By JOANNE FOX
Retirement may mean more opportunities to play golf, have lunch with friends or take afternoon naps.
That would not be the way most retired priests of the Diocese of Sioux City are spending their time. It is not unusual to see these 70-plus-year-olds celebrating Mass, hearing confessions or visiting those in need of spiritual direction.
With the advent of Ministry 2025, pastoral planning for the diocese, many priests are defining retirement in different ways.
“A priest’s retirement means letting go of administration: the meetings, finances, deadlines, correspondence, personnel concerns, and so on,” said Father Tom Topf of Sioux City. “One important advantage of retirement is that you can set your own schedule and say yes or no to opportunities that come up.”
Father Jim Smith of Storm Lake, who retired in 2011, echoed those sentiments.
“I would define retirement as getting rid of all the stuff they didn’t teach you how to do in seminary,” he quipped. “Things like balancing a budget and raising money and dealing with personnel at the parish. Now that I’m finally retired, I can actually do what they taught me to do in seminary.”
Those seminary studies focused on the celebration of Mass and the sacraments, which with Ministry 2025 will become more important. One proposal is limiting priests to celebrating three weekend Masses. To accommodate that recommendation, pastors have already started reaching out to their retired brothers for assistance.
For example, Father Topf, who retired in 2008, typically celebrates Masses at Trinity Heights Queen of Peace, Cathedral of the Epiphany, an occasional Mass at St. Teresa Parish, Dakota Dunes, S.D. and other Masses, as requested, in the Sioux City area.
“If I include confessions before Mass, which often accompany the weekday and weekend Masses, I’d say I am ‘working’ around six or seven hours a week,” he speculated. “We also have many opportunities to hear confessions at the communal penance services before Christmas and Easter.”
Father Smith celebrates four to five Masses a week at St. Mary Church in Storm Lake, plus the nursing home, the school and for the Knights of Columbus. He motors over to his native parish – Early Sacred Heart – to celebrate Mass, picks up Masses at Christmas and Easter and will come off the bench to help at Cherokee Immaculate Conception and Remsen St. Mary.
“I don’t think I’m celebrating Mass any less than when I was working,” he said. “I don’t have much in the way of hobbies, although I do like to walk and read. Honestly, all I got to do now is celebrate Mass.”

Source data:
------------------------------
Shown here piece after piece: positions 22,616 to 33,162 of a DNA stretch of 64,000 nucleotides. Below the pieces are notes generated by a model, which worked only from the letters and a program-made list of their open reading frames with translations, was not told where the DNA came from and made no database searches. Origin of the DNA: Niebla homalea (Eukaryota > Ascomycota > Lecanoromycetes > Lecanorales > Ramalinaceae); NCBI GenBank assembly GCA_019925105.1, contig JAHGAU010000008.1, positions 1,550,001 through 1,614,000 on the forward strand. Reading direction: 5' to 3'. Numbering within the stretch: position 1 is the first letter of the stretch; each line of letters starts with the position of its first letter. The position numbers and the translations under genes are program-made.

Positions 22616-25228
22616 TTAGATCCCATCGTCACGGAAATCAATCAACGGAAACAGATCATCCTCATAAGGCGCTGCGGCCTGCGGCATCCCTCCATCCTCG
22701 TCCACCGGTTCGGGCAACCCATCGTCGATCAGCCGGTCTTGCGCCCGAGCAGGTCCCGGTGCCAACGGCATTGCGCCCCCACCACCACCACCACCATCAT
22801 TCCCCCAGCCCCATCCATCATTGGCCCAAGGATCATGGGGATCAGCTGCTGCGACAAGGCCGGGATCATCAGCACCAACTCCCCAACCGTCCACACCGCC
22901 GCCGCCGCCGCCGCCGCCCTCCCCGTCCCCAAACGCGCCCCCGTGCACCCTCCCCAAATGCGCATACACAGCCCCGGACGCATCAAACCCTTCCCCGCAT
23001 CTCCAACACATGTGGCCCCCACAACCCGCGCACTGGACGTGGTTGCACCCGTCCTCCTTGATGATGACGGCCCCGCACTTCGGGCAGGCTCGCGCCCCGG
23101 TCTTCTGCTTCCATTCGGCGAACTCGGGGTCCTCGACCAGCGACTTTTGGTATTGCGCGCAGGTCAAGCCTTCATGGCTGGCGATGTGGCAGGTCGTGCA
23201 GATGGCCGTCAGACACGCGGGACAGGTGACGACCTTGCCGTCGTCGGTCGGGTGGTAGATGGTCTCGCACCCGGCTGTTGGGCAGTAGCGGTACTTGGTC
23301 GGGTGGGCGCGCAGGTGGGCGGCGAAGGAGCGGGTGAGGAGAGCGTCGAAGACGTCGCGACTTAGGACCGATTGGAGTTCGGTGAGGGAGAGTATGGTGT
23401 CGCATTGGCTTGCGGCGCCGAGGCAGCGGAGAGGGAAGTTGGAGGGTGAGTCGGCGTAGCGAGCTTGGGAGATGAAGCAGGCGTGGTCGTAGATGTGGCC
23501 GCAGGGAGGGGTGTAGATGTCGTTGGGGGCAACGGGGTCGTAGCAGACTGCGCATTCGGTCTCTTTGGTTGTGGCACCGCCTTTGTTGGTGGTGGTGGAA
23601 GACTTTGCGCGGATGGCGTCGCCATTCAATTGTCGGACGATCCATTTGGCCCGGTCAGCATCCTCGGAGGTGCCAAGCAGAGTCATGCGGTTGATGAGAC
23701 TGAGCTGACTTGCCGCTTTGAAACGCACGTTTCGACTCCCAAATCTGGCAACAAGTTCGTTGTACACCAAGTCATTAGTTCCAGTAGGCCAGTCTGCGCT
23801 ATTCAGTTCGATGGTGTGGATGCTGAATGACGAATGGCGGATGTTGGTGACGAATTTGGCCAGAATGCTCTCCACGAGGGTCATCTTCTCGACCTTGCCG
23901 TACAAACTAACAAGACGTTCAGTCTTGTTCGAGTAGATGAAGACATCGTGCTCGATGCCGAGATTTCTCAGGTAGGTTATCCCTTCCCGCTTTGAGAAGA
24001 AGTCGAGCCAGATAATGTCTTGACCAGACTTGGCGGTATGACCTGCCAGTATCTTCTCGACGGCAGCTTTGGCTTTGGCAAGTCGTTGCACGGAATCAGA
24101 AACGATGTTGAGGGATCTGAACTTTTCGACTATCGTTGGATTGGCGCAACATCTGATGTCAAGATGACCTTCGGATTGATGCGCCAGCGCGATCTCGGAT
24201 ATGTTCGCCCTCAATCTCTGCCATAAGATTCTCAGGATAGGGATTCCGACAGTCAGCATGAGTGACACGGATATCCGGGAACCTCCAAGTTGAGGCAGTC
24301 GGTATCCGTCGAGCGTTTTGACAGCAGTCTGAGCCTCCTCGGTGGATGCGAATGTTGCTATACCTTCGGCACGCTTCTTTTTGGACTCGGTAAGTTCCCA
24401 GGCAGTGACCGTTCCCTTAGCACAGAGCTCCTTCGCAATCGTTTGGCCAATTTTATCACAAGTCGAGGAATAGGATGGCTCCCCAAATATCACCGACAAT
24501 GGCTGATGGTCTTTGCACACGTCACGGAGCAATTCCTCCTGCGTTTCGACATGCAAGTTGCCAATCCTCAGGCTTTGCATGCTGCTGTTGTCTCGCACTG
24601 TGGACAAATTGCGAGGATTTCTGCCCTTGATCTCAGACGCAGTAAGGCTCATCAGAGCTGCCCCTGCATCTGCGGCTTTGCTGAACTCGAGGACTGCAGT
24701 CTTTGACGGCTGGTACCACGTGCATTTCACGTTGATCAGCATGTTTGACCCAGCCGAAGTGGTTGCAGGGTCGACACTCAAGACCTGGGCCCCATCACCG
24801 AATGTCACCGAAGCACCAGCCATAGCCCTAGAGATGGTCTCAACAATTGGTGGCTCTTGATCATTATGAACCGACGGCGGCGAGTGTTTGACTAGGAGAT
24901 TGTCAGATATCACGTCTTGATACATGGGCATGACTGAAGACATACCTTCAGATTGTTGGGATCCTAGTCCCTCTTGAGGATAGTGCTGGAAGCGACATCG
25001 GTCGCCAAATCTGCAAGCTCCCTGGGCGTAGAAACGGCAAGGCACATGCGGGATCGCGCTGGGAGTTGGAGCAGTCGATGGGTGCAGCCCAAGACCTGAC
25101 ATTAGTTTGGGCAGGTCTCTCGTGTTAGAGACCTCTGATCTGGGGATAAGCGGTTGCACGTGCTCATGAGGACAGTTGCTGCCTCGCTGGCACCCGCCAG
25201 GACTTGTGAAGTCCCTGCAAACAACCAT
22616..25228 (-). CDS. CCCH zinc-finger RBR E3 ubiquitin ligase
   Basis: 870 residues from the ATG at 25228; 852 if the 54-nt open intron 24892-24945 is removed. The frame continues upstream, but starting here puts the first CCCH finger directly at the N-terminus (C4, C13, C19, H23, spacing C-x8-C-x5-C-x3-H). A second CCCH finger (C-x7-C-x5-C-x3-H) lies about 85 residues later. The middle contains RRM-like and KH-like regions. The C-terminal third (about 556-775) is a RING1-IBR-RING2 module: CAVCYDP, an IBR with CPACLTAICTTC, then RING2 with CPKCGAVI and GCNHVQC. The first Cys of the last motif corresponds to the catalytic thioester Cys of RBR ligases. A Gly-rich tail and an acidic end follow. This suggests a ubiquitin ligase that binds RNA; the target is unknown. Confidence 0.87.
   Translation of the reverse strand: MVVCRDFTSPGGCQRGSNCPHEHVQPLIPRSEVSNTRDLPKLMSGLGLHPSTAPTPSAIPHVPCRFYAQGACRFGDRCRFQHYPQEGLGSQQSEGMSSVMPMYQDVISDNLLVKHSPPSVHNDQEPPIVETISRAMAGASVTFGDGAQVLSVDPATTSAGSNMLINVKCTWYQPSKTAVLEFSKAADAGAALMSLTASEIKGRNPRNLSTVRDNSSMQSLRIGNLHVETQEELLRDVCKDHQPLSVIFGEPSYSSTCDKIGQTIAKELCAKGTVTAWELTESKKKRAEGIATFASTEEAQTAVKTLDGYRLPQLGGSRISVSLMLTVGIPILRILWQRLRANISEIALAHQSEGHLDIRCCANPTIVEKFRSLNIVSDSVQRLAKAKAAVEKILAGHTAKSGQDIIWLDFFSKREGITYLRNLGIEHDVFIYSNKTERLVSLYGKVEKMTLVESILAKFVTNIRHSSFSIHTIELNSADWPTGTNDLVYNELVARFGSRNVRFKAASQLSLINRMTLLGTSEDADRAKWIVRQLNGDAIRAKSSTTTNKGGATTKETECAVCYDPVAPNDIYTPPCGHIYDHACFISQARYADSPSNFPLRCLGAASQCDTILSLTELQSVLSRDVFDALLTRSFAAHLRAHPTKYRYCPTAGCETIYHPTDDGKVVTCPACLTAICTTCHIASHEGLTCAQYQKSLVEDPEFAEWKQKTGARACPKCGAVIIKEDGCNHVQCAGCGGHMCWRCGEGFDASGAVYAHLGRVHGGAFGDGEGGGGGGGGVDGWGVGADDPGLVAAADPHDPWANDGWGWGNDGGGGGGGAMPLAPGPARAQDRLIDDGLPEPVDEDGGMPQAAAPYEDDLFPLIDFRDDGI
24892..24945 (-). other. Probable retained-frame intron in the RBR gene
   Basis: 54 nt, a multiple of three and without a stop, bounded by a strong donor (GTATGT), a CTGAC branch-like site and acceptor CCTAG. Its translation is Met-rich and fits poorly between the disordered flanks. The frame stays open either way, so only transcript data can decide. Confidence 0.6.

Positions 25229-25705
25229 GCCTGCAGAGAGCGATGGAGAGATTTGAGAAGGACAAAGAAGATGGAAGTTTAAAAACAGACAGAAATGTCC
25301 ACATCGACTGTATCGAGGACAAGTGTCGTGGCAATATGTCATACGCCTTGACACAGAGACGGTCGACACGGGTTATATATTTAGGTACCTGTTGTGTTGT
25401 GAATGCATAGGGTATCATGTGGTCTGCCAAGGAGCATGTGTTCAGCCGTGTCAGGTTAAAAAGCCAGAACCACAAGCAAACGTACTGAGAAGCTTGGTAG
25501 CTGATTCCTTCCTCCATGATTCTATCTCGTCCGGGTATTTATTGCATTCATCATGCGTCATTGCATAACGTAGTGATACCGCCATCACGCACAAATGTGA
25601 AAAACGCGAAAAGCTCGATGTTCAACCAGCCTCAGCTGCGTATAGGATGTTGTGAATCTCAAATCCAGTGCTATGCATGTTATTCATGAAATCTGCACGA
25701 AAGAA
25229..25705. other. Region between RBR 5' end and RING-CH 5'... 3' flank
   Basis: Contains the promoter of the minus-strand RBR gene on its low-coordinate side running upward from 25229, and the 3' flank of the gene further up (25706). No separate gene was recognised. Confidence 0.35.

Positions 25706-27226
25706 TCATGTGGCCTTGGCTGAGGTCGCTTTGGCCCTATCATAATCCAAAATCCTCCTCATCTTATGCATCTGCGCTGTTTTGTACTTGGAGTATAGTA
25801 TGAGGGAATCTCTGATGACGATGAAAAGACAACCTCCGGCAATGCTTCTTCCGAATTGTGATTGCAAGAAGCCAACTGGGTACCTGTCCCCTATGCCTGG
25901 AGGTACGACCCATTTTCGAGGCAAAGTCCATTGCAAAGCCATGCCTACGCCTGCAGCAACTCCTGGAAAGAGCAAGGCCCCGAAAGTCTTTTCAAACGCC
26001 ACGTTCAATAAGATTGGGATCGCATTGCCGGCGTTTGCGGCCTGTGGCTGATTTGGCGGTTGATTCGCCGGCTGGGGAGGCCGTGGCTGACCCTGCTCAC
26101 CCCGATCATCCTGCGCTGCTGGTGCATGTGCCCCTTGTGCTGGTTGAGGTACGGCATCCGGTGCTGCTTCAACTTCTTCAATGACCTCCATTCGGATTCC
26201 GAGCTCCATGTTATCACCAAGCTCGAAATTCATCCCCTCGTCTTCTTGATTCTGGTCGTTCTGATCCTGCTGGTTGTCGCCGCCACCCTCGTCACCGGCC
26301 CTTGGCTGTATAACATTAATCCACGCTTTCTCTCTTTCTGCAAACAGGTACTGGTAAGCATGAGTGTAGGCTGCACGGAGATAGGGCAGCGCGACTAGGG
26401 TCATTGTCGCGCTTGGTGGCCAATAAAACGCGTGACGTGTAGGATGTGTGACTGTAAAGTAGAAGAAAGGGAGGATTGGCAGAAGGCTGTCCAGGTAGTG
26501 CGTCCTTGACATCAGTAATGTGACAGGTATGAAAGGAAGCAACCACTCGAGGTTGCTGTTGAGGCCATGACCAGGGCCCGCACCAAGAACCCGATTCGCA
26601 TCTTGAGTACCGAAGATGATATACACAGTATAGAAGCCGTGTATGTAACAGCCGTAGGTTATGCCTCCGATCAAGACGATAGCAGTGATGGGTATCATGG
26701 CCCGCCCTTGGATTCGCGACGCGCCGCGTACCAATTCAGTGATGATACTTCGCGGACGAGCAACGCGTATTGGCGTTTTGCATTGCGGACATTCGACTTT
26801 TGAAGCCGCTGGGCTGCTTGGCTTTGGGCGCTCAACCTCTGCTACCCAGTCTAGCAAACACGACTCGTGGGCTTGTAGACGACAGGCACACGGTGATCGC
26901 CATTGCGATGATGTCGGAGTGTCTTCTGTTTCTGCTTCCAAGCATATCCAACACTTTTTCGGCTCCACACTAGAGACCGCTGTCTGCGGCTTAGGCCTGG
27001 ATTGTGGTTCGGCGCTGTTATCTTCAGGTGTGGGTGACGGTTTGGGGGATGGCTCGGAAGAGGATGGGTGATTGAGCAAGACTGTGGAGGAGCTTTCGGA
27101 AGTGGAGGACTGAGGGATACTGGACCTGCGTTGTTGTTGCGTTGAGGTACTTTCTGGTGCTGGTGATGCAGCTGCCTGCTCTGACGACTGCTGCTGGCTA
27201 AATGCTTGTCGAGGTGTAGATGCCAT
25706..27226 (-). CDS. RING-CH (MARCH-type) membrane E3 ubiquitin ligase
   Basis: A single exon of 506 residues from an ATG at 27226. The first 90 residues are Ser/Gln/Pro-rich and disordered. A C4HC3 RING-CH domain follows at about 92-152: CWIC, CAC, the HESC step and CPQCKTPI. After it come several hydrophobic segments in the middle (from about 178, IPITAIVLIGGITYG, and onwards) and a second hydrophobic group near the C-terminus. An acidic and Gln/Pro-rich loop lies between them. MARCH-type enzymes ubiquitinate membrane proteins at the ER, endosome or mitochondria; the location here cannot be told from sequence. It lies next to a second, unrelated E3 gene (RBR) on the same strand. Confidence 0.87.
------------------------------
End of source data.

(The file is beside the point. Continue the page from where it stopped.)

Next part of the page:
The spiritual direction training sponsored by the diocese for its priests opened another doorway for Father Topf to do ministry, both before and after his retirement.
“I’ve been able to help the diaconate program by spiritual direction for deacons and also to other individuals,” he said. “Likewise, the training has allowed me to help with several retreats each year at the Broom Tree Retreat Center located at Irene, S.D.”
Father Smith admitted this approach to ministry elicits strong satisfaction.
“To be able to celebrate Mass and serve those different parishes I mentioned, really gives me great joy,” he said. “I truly enjoy having Mass without having to be the pastor or principal priest of the parish.”
“My greatest joy is helping others along the journey of faith with encouragement and occasional insight,” Father Topf said. “The Holy Spirit does most of the work in spiritual direction. People do change and grow spiritually and it’s a joy to see it happen.”
With the decreasing number of priests available to serve as pastors and Ministry 2025 pastoral planning looking to be implemented, some of the faithful have asked why retired priests could not be assigned to parishes.
“I think it’s wise in saying you can’t count on the retired priests to serve the parishes,” Father Smith said. “For all practical purposes, I am the third priest at St. Mary’s Church and I am most willing to help, but there are priests who are not willing to tie themselves down to regular service at a parish or parishes, and I understand that.”
God willing, both retired priests hope to continue their service to the diocese as Ministry 2025 begins to implement some of the proposals this summer.
“However, let’s face it, we are not getting any younger,” said the 76-year-old Father Smith. “Age does creep up on us.”
“It’s probably not very helpful for a priest with relatively good health to have nothing to do,” Father Topf pointed out.
But sooner or later health issues and declining energy enter the picture, the 79-year-old priest acknowledged.
“That’s when we really retire,” Father Topf said.